A Spy in the Archives
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Sheila Fitzpatrick was outed as all but a spy in a Soviet newspaper in 1968
In 1968 historian Sheila Fitzpatrick was 'outed' by the Russian newspaper Sovetskaya Rossiya as all but a spy for Western intelligence. She was in Moscow at the time, working in Soviet archives for her doctoral thesis on AV Lunacharsky, the first Soviet Commissar of Enlightenment after the 1917 Bolshevik Revolution.
Despite KGB attention, and the impossibility of finding a suitable winter coat, Sheila felt more at ease in Moscow than in Britain—a feeling cemented by her friendships with Lunacharsky's daughter, Irina, and brother-in-law, Igor, a reform-minded old Bolshevik who became a surrogate father and a intellectual mentor. An affair with young Communist activist, Sasha, pulled her further into a world in which she already felt at home. For the Soviet authorities and archives, however, she would always be marked as a foreigner, and so potentially a spy.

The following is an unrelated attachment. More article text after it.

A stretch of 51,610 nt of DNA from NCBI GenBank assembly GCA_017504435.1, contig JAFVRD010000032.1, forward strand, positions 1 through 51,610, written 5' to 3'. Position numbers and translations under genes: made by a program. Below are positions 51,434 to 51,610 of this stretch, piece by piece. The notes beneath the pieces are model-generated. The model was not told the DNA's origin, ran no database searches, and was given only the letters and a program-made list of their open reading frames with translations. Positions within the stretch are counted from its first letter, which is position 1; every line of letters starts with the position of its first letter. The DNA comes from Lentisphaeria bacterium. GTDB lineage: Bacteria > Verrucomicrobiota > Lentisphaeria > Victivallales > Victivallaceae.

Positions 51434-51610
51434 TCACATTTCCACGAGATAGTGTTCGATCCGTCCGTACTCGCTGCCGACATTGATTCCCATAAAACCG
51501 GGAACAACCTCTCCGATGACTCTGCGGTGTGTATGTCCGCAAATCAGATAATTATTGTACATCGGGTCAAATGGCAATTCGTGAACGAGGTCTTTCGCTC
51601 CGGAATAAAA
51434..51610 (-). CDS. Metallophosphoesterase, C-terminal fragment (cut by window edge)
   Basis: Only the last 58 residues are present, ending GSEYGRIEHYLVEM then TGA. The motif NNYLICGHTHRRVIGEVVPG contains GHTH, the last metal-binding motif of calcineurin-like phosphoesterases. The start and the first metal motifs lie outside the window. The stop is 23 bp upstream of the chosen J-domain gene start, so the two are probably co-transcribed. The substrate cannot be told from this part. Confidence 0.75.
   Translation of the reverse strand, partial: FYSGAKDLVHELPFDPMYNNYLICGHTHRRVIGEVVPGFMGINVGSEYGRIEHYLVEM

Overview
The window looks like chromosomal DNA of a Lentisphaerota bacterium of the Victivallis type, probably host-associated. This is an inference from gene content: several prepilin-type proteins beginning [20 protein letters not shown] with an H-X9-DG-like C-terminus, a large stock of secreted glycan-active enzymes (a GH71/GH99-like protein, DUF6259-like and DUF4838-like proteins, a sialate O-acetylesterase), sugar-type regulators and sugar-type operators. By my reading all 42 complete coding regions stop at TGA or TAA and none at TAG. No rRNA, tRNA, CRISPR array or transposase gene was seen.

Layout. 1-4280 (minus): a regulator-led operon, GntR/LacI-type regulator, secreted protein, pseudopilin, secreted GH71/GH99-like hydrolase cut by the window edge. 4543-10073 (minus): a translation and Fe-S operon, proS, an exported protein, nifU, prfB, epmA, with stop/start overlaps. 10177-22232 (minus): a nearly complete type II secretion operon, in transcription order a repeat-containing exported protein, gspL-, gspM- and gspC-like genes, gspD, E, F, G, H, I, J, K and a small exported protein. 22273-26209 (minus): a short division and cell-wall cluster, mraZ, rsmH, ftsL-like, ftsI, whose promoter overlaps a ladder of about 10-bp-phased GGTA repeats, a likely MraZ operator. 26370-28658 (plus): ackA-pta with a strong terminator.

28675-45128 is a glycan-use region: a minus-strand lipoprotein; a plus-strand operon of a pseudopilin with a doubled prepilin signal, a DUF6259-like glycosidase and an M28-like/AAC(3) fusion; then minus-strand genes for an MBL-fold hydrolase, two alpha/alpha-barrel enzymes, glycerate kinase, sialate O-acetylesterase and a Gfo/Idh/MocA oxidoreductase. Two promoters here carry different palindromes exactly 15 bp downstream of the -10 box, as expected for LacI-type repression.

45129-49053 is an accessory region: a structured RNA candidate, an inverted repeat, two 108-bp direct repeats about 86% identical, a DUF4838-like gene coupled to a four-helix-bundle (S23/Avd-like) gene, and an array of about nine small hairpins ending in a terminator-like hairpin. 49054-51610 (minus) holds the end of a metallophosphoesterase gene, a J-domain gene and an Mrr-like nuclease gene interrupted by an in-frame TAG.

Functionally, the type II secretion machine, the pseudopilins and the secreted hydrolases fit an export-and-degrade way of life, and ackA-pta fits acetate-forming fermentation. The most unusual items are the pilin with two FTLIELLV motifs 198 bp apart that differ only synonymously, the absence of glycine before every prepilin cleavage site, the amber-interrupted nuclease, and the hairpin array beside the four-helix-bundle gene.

Punctuated by letters to her mother in Melbourne and her diary entries of the time, and borne along by Fitzpatrick's wry, insightful narrative, A Spy in the Archives captures the life and times of Cold War Russia.
About the author
Sheila Fitzpatrick is an Honorary Professor in the Department of History at The University of Sydney, and the Bernadotte E. Schmitt Distinguished Service Professor in Modern Russian History at the University of Chicago. In the early 1970s, Sheila moved from Britain to the United States where she made her career as a Soviet historian. By the 1990s she was considered a founder of the field of Soviet history.
This is her second book of memoirs. My Father's Daughter, published in 2010, won the Australian Historical Association's Magarey Medal for Biography.